Recording

New York Metro, April 2009

Steve Pageot interviewed in David Weiss New York Metro column about audio projects and working in the studio 4/01/2009 8:00 AM Eastern

Musician/engineer Steve Pageot in his home studio

Style: versatile. Producer/
engineer/mixer/performer/educator/programmer/composer Steve Pageot takes that approach to making it happen in New York City — not an easy task for today's owner/operators. For audio pros who choose to work as sole proprietors in 2009, it's all about nonstop diversity, discipline and dreams.

Since coming to NYC from Montreal in 1997, Pageot has assembled a wide range of credits: Bone Thugs N Harmony, Talib Kweli, ABC, ESPN, Burger King, Playstation2's “NBALive07,” engineering on Aretha Franklin's Grammy-winning single “Wonderful” and a lot more. Singularly focused on music, Pageot has built a career by moving seamlessly between as many roles as possible, as the local market dictates.

An award-winning flutist in his homeland of Canada, Pageot studied digital systems technology as a side career, then combined those skills in the trenches until he hit the wall in Montreal. “I could never make a living doing music there,” he says, “so I went to New York City, and that's where my career really started.”

Adept at making his own breaks, Pageot started to apply his production, engineering and performance talents to building a true one-man business. “You can't just do music these days: You have to look at yourself like you're the brand,” explains Pageot. “For people to buy your product, your product has to be real. For example, [NYC-based composer] Wendell Hanes taught me how to express myself in 30 seconds and 60 seconds for jingles. But the reason I was able to do this was because I already had the fundamentals. A lot of people know how to do tracks, but they don't know how to compose — they're two different things.”

In addition to having the chops to take on a wide range of assignments, Pageot uses his natural business sense to keep everything running at optimum efficiency. To start with, he eschews an expensive Manhattan address for a much more spacious studio/apartment setup in West New York, N.J., just across the water. Inside, the gear list is tight but right.

“My idea of reducing overhead is that I have a nice spot, but not in the city because it's too costly,” notes Pageot. “Every piece of gear that I have helps me create. I'm using the Digi 002 running Pro Tools 8, a Mac G5, and a maxed out UAD-1 card. I also use the Yamaha Motif ES8, the Akai MPC2000 I've been using for 10 years, and the Neumann TLM127 going through a Universal Audio 6176 for vocals and flute. To reference my mixes, I'm using Event Studio Precision 8 monitors.”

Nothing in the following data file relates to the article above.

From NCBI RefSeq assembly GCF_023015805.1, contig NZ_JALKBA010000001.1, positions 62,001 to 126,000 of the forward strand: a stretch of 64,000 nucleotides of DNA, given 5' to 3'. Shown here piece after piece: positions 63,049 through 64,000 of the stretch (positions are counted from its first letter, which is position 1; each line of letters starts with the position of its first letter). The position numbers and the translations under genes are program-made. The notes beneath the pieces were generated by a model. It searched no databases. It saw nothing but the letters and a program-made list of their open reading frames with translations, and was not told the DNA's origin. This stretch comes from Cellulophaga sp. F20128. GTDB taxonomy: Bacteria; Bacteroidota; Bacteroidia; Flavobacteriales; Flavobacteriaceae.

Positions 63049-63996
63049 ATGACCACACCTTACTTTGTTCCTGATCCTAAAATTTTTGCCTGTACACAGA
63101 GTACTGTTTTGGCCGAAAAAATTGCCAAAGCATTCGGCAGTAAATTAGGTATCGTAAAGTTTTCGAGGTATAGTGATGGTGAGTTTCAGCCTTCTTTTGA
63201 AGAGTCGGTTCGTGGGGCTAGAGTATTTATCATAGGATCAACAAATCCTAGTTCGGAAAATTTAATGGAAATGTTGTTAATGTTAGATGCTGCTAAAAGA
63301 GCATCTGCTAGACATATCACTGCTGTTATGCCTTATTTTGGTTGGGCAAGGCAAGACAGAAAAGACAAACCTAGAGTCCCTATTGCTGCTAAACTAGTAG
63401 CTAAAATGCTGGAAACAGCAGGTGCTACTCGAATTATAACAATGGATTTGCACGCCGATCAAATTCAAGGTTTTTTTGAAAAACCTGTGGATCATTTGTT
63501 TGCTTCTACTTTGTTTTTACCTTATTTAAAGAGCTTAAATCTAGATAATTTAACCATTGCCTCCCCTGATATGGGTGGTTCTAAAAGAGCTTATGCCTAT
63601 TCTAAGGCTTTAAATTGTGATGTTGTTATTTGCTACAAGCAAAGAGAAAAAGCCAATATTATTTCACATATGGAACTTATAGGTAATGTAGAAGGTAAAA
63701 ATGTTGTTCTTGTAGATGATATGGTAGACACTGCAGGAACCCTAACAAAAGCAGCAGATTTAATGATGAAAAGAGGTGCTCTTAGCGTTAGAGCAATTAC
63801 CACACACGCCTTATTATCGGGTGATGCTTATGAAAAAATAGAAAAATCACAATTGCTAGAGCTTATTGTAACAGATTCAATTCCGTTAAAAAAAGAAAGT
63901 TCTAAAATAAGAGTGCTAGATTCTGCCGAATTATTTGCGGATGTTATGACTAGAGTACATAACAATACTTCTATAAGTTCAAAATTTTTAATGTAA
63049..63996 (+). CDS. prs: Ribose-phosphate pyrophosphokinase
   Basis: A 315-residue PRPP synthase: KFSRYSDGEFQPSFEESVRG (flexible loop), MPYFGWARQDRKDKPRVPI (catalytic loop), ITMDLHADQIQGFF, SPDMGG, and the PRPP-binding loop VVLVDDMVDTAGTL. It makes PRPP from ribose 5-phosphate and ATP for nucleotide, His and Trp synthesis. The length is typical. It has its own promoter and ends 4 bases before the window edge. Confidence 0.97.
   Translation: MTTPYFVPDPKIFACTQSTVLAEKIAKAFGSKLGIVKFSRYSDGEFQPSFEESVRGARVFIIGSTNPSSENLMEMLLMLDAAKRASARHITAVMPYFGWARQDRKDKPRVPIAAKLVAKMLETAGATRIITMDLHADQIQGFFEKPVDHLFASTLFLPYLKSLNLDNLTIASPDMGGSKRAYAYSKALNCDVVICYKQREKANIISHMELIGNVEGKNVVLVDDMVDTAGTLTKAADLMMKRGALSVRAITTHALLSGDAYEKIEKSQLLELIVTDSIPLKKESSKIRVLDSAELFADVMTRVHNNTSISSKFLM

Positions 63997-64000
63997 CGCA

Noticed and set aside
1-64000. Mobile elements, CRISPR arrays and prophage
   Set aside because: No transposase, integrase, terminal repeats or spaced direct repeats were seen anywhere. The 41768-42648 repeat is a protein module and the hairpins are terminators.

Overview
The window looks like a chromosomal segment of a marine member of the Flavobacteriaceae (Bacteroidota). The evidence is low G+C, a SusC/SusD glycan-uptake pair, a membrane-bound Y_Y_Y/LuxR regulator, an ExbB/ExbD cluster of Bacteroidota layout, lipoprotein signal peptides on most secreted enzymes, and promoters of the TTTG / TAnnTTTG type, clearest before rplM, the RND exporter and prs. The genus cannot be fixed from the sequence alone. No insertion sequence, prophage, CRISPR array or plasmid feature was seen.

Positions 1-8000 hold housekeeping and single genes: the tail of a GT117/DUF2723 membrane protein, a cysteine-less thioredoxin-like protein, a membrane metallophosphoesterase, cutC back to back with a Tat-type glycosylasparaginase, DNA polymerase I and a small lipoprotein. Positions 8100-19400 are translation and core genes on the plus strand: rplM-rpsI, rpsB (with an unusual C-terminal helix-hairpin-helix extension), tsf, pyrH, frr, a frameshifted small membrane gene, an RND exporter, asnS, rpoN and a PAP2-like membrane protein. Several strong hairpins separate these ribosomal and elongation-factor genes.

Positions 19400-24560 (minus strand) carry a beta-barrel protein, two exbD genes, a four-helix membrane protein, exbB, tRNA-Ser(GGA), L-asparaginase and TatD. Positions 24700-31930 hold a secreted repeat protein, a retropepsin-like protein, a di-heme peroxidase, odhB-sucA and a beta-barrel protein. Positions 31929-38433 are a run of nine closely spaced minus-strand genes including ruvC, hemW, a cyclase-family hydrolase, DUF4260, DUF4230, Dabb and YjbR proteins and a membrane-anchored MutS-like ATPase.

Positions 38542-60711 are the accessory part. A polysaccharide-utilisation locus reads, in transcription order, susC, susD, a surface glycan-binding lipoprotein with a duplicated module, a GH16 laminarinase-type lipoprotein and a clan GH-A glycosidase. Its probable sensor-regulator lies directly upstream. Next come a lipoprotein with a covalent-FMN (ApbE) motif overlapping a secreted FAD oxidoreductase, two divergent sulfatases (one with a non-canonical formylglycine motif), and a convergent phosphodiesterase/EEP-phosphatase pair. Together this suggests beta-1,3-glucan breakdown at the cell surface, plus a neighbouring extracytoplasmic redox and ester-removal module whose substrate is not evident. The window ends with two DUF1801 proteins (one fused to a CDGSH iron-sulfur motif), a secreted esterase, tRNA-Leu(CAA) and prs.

On any given day, Pageot might be producing a track for a label, mixing a TV jingle that Hanes wrote, composing for the likes of MTV or ESPN, working on ringtones for Thumbplay.com and Hudson Entertainment, creating soundtracks for Web shows on channels like Bud.tv or practicing for a gig at the Blue Note. In the classic yin-yang, Pageot understands that maintaining this level of flexibility requires rigid discipline.

“Every second is important, and one lost second could throw off my whole day,” he says. “I keep a strict schedule. Business people operate in the daytime, so I get up at 8:00 a.m. and I'm making calls at 9:00 a.m. At 12 noon people are already playing golf, and by 4:00 p.m. people are wrapping up. So you've got to do business, and then make music.”

Living and working successfully in New York City means being a people person, and Pageot knows that meeting the right people is the perfect follow-through to having mad skillz. “The way to get into these different types of markets is by building good relationships,” says Pageot. “You have to know how to approach people without being cocky or arrogant, but if your product is good you can get into any market with it. My question was, ‘How am I going to find these people?’ So I'd go to different functions with my business card, meet the right person, and once you do that you'll meet the next one. You have to impress the person you play your music for, and they'll play it for the next one.”

Much of the above may sound elementary, but the remarkable thing about Steve Pageot is the consistency with which he pulls off this multitasking. That, and keeping firm on the value of his time, are critical components for a solo act keeping up a long-term NYC career. “The trick is not to get stuck doing just one thing,” he confirms. “The minute you're stuck, you're no good, because money has to keep coming in, and in order for people to respect you, you have to set a price. We have to pay our dues, but after a while our dues have to start paying us back.”

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